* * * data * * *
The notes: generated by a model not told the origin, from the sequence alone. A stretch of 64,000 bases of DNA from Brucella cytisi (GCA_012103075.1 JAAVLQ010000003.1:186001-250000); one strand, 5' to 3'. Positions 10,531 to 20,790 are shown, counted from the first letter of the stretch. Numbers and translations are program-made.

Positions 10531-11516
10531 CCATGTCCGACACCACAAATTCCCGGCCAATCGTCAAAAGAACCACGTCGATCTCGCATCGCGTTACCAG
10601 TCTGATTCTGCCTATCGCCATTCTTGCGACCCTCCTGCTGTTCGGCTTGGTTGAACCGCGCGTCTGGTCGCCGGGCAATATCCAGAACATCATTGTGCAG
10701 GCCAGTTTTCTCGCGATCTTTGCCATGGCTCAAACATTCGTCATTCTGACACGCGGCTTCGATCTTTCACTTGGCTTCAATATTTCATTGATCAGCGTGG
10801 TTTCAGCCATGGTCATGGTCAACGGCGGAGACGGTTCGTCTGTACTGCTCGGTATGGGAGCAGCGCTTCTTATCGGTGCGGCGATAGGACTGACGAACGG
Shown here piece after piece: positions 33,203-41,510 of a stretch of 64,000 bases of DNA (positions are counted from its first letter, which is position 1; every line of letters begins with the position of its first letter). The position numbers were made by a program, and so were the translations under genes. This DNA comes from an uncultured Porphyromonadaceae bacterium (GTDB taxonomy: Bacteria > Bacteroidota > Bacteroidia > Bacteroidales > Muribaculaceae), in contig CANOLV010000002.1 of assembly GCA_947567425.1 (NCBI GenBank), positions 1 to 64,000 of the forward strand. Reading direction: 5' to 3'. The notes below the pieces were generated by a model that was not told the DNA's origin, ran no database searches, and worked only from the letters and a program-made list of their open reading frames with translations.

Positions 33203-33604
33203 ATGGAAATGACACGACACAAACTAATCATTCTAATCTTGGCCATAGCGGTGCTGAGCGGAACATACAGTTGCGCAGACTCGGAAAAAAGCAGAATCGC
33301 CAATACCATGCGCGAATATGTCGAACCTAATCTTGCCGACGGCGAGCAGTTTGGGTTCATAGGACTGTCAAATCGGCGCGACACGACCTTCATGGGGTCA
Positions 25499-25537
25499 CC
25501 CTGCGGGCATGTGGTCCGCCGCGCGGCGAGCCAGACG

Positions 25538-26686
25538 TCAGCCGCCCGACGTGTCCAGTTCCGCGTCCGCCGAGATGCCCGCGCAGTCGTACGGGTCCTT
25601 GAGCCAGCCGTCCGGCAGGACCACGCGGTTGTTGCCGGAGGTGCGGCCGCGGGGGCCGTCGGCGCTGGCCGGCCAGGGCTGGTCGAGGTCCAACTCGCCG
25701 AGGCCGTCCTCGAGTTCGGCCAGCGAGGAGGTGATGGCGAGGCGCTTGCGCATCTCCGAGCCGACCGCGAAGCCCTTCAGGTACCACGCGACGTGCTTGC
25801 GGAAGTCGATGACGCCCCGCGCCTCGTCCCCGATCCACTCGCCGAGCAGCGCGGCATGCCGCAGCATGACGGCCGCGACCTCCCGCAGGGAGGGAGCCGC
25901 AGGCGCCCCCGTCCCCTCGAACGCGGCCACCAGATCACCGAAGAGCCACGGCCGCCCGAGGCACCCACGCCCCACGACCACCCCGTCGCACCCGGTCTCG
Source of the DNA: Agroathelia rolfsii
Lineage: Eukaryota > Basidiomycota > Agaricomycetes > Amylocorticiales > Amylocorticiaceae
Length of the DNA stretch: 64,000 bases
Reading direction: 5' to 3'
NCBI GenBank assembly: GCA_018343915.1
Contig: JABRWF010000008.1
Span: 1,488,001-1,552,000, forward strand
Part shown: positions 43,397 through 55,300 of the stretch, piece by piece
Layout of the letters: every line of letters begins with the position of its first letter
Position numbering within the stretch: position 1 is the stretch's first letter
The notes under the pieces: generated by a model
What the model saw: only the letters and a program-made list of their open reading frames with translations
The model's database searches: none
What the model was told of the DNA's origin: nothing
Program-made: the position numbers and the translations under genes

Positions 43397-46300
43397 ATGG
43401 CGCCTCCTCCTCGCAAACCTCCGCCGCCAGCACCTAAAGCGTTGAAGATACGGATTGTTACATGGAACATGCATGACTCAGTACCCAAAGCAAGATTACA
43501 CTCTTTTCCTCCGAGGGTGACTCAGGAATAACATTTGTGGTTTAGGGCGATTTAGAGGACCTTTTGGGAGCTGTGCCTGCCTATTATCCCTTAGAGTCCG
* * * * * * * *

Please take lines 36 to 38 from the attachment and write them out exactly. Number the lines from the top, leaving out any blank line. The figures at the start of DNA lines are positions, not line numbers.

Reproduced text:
43397 ATGG
43401 CGCCTCCTCCTCGCAAACCTCCGCCGCCAGCACCTAAAGCGTTGAAGATACGGATTGTTACATGGAACATGCATGACTCAGTACCCAAAGCAAGATTACA
43501 CTCTTTTCCTCCGAGGGTGACTCAGGAATAACATTTGTGGTTTAGGGCGATTTAGAGGACCTTTTGGGAGCTGTGCCTGCCTATTATCCCTTAGAGTCCG